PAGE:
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Service design

Top 6 predictions for Service Design in 2016

We also have to invent it, the future of service design.

“The service design movement is gaining a tremendous amount of inertia. New conferences are popping up each month, existing conferences are adding service design to their speaker and workshop schedules, new books books are being published, and whole global communities being spun up. For better or worse, it’s becoming the latest buzzword and practice that many companies want to talk about, but are still grasping at how to integrate. I’m going to share my top 6 predictions for what we can expect from service design over the next 18 months. This is a combination of what I’ve experienced, what I’ve seen, what others have shared with me, and aspirations that I want to put into people’s minds as a seed.”

Erik Flowers a.k.a. @erik_flowers ~ HelloErik

Customer experience architecture

How about information architecture connected to experience architecture.

“Service providers are continually reshaping their offering in response to changing customer needs and demands. As customer expectations change, businesses need to rethink the experiences they deliver. Meeting new demands does not only require delivery of the right propositions – it also requires developing broader capabilities around the needs of people, across the entire ecosystem.”

Melvin Brand Flu a.k.a. /brandflu | @MelvinBF ~ Livework Studio

Service Design: Creating delightful cross-channel experiences

The holistic design view on digital and physical is taking hold.

“Service design seems to go by an increasing array of names: Customer Experience, Cross-Channel UX, or even just ‘design thinking’. In most cases, these terms describe a holistic approach to your users’ and customers’ needs, no matter where or when they’re interacting with your product or service. In traditionally siloed organizations, it can be no small task to ensure that you are providing the best possible service. Communication is at the heart of service design and Marc Stickdorn knows the core of it is getting everyone on the same page. He says that the importance of this lies in the fact that customer experiences sometimes aren’t tangible – a user or customer could be experiencing an internal event. It’s important to understand how different customers come in contact with the design.”

(Sean Carmichael ~ User Interface Engineering)

Journey Maps: Not the end of the story

Have we found another silver bullet for UCD? And remember, the map is not the terrain.

“Journey maps have been around for the better part of a decade – some would argue longer – but it’s really only in the last three or four years that they’ve come into more common use, and more strategists are advocating their use as a framework for improving the customer experience. Without getting into the specifics of what a journey map is or isn’t in this column – there’s no shortage of material on the subject – suffice it to say that many in our field, including me, strongly believe in the potential of journey mapping for helping companies to achieve human-centric business transformations.”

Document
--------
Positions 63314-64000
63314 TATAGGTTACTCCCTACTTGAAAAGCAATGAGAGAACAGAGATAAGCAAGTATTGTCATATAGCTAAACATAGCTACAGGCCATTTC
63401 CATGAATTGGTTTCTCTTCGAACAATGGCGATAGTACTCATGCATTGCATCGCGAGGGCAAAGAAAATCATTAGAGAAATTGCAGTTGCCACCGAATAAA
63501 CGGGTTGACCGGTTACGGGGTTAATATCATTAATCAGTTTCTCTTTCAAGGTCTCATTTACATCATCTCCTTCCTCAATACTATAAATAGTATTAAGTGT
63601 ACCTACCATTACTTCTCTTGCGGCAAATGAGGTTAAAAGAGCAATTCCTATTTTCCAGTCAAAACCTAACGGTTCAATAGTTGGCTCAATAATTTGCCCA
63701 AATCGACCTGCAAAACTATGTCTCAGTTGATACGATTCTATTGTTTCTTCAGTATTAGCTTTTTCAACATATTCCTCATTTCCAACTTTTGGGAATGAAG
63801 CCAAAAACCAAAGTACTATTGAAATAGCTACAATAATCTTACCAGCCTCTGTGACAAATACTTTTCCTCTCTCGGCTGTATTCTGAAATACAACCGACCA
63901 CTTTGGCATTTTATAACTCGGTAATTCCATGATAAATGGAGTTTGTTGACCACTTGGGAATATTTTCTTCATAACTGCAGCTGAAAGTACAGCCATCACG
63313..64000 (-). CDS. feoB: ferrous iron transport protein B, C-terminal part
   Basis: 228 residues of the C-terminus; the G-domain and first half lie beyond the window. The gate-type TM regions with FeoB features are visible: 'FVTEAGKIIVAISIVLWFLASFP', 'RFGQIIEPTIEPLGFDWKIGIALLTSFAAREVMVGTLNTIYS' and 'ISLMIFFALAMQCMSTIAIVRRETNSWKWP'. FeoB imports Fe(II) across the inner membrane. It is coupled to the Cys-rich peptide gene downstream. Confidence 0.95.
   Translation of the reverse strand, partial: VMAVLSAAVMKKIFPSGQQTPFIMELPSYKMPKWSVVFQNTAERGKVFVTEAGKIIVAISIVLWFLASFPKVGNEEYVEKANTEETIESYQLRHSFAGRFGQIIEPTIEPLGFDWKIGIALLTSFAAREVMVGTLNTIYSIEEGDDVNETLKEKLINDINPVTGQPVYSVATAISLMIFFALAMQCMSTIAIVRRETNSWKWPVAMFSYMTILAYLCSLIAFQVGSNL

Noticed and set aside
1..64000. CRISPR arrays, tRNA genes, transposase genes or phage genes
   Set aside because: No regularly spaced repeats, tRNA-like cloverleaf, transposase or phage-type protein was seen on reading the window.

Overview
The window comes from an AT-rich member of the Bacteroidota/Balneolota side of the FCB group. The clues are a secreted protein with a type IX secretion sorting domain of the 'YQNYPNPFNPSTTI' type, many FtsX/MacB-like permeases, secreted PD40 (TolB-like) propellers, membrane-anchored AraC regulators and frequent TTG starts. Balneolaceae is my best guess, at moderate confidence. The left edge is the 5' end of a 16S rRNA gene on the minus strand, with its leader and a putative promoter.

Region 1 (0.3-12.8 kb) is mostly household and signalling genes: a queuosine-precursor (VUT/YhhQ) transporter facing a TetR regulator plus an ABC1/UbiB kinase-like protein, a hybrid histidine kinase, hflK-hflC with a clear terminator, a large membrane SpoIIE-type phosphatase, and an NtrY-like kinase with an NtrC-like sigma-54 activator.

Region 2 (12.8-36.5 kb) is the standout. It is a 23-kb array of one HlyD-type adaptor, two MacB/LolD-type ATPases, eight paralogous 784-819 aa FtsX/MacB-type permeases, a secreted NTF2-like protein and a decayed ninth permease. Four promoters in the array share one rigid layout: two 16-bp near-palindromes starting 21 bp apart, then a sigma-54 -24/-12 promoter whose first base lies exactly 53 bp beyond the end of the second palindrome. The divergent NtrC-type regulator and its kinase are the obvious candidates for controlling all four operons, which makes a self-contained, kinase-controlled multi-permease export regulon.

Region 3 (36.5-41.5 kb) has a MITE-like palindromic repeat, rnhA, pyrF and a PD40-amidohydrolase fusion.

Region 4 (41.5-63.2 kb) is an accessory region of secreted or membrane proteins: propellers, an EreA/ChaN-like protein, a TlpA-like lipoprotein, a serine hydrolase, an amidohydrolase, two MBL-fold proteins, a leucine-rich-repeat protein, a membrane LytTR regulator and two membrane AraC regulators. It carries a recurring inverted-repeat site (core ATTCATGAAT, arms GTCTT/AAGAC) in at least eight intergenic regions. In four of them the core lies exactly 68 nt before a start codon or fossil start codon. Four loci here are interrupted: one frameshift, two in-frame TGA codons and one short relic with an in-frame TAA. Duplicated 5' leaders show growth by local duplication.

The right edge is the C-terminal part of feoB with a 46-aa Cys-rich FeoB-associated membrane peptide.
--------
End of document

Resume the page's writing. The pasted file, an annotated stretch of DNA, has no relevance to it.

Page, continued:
(Ronnie Battista ~ UXmatters)

Merging service design with user experience design

Designing the flow and the journey as a coherent experience.

“There are as many ways of doing Service Design and User Experience Design as there are design companies working in these fields. This makes it somewhat complex and perhaps pointless to define these design fields. I understand that this blogpost will be a subject of discussion, and I’ll therefore begin by saying that the description that follows is based on my own, professional experiences as to the differences and similarities between Service Design and User Experience Design. (…) I’ll describe the differences and similarities between service design and user experience design and how they can work in symbiosis to generate exceptional services, products, business models and customer experiences.”

(Erik Westerdahl a.k.a. @erikwesterdahl ~ Screen Interaction)

The customer experience is a journey

If CX is a journey, what’s the destination?

“The first step towards ensuring that customers are offered a delightful experience is to understand their purchase journey, from start to finish. Organisations must conduct a full evaluation to identify and understand the customer journeys by harnessing the power of data-driven analytics.”

(IT Online)

Service design: An introduction to a holistic assessment methodology of library services

LUX, the Library User Experience. Cell division in the field.

“This paper explores service design as a relevant method for service assessment and creation in a library environment. Service design allows for a holistic and systemic look at the various systems that make a library function. This methodology is a co-creative process conducted with library staff and patrons. By working together, librarians and patrons can create more relevant services or refine current services to be more effective and efficient.”

(Joe Marquez and Annie Downey ~ Weave Volume 1 Issue 2)

Omni-colleagues: The new heroes of digital

Omni, inter, multi, trans, or ‘what-have-you’. All better than solo, single, mono or uni.

“The omni-channel approach runs the risk of ditching humans for automated touch points, but for digital to triumph, these services must be re-humanized. Companies need to strategically consider which services are appropriate to manage via machines, and which require human interaction.”

(Mark Curtis a.k.a. @FjordMark ~ Accenture Clicks)

The riddle of service design inertia

Dealing with complexity is the underlying message.

“Service design is just what it sounds like, the design of services. But this is a misnomer. If you look into the focus of modern service design across various industries, including my own, you see that it truly translates into “macro, end to end, surface to core experience design. This means it goes beyond the UX of specific touchpoints, and beyond just focusing on one channel or funnel. It truly stands for the macro view of the customer experience, and should be used strategically to design a more optimized and effective one, daresay delightful. Or, be used tactically to fix experiences that are falling short of their promise.”

(Erik Flowers a.k.a. @Erik_UX ~ HelloErik)

All you need to know about Customer Journey Mapping

Is that all you need to know? How difficult can it be.